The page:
Monday, July 26, 2010

Not Going Along for the Ride

Andy McCarthy at NRO declines to jump on the bandwagon of folks proclaiming Shirley Sherrod to be a "wonderful person" who was maliciously maligned as a racist by those nasty right-wingers at After having been fired by the Obama administration and condemned by the NAACP for ostensibly racist comments in a speech excerpted at Andrew Breitbart's website, it turns out that her most troubling comments were apparently taken out of context.

So now the conventional wisdom is that Sherrod was really transcending race in her speech and that she has suffered terribly because she was misrepresented by Breitbart. Whether Breitbart did this deliberately I don't know, but McCarthy points out that whatever she was doing in her speech, she wasn't trying to transcend race. Rather, intentionally or not, she was actually stoking the fires of racial animosity, at least when she spoke about the rise of slavery in the U.S.

Here's what she said:

So that's when they made black people servants for life. That's when they put laws in place forbidding them [i.e., blacks and whites] to marry each other. That's when they created the racism that we know of today. They did it to keep us divided. And they - It started working so well, they said, "Gosh, looks like we've come upon something here that could last generations." And here we are, over 400 years later, and it's still working.

What we have to do is get that out of our heads. There is no difference between us. The only difference is that the folks with money want to stay in power and whether it's healthcare or whatever it is, they'll do what they need to do to keep that power, you know. [Applause] It's always about money, ya'll. [Applause and murmurs of agreement.] You know. I haven't seen such a mean-spirited people as I've seen lately over this issue of health care. [Mumurs of agreement.] Some of the racism we thought was buried - [someone in the audience says, "It surfaced!"] Didn't it surface? Now, we endured eight years of the Bushes and we didn't do the stuff these Republicans are doing because you have a black president. [Applause]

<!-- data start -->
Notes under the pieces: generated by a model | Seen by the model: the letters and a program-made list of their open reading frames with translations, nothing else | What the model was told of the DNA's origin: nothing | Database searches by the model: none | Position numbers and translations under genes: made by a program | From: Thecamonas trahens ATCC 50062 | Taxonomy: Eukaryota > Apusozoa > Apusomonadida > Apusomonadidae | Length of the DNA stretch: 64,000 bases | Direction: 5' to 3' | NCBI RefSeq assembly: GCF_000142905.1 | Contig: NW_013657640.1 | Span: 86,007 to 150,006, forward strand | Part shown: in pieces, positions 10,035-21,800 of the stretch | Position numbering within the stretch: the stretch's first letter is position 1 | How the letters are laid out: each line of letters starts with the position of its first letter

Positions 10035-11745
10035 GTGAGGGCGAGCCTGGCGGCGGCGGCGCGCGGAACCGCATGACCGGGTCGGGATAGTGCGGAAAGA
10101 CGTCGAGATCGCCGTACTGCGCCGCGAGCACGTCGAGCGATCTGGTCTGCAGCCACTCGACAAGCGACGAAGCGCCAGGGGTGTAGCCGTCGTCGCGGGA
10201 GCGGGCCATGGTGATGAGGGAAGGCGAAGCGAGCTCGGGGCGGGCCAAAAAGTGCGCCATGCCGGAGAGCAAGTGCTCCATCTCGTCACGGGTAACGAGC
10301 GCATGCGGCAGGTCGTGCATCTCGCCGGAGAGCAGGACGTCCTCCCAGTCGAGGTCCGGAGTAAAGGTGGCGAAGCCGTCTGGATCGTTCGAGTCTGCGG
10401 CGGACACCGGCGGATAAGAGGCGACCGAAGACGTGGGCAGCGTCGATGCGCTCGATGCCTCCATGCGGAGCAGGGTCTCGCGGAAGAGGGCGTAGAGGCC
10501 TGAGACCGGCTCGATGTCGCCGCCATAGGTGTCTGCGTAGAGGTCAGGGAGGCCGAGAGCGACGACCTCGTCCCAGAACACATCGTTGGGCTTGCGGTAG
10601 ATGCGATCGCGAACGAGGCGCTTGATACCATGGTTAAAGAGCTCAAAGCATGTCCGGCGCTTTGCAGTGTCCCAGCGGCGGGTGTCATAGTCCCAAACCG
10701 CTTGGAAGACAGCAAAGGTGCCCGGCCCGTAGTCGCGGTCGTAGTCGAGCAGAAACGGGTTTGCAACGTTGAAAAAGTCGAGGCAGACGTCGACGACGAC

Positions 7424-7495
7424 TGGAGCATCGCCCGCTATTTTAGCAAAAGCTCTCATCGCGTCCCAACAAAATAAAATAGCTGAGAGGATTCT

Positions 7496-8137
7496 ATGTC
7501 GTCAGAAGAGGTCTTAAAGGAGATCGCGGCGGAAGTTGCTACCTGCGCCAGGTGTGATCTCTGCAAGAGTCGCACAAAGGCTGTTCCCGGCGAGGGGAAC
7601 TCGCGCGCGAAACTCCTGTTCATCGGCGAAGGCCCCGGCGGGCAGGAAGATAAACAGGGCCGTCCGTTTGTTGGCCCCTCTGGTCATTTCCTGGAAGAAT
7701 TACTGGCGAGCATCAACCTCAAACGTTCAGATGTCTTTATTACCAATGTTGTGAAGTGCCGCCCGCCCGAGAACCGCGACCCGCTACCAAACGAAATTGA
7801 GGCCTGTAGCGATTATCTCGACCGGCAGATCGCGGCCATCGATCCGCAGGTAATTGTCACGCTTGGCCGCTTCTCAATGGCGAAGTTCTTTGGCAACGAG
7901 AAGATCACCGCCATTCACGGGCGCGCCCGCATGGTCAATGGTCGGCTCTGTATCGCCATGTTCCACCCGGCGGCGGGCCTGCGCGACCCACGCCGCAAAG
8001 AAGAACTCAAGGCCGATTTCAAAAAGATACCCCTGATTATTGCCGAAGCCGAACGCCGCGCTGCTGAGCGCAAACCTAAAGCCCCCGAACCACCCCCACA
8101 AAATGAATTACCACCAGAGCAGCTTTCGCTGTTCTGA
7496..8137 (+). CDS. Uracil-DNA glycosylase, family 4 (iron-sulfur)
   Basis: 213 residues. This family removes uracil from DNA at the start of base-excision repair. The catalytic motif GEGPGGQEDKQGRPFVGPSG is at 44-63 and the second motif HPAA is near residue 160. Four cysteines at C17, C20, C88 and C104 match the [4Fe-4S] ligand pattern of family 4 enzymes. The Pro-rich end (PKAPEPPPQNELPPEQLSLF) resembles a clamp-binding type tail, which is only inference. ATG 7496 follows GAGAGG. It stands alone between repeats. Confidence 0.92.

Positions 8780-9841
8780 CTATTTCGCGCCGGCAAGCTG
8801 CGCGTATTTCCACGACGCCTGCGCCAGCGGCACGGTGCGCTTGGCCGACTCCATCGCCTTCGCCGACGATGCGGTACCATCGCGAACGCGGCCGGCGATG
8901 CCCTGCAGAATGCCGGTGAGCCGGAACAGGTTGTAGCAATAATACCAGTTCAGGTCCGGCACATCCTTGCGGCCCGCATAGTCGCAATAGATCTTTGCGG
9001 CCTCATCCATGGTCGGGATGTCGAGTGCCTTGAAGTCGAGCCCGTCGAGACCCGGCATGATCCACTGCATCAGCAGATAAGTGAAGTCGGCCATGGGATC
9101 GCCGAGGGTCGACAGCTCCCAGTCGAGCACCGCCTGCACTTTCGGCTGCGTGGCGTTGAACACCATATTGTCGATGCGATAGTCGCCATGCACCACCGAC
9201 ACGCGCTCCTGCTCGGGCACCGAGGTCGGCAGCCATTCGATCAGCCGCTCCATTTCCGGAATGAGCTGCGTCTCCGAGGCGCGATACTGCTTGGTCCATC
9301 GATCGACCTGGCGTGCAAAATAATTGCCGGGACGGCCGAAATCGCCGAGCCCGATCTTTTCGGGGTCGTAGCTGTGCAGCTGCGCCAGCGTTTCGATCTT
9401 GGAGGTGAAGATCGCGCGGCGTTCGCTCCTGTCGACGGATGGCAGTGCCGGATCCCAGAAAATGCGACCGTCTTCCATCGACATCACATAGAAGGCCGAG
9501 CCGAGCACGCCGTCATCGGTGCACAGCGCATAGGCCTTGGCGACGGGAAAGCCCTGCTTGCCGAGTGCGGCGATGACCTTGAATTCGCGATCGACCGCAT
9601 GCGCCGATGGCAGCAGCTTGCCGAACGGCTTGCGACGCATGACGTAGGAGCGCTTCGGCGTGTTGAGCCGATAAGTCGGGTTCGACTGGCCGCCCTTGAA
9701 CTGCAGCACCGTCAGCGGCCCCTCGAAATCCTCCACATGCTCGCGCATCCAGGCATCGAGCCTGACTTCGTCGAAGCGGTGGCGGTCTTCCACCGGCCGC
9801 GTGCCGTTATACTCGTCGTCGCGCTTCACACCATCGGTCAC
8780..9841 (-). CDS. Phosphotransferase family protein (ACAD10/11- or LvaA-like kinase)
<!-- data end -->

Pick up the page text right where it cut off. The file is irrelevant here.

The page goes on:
I wanted to give you that little history, especially the young people, I want you to know they created it, you know, not just for us, but we got the brunt of it because they needed to elevate whites just a little higher than us to make them think they were so much better. Then they would never work with us, you know, to try to change the situation that they were all in.

So, in Ms Sherrod's world opposition to Obama and opposition to health care is all about power and hatred toward blacks. That incendiary sentiment is not the sort of thing likely to bring blacks and whites together, I don't imagine.

In any case, it's the same tired old tune from the left, just sung by a different vocalist. Unable to engage the opposition on the level of ideas they keep reverting to their traditionally reliable trump card. They're like a football coach who keeps calling the same play in the same situation because once upon a time it worked pretty well. It's why the liberal "journalists" on Journolist suggested that Republicans be deliberately smeared as racists without any regard for the veracity of the claim.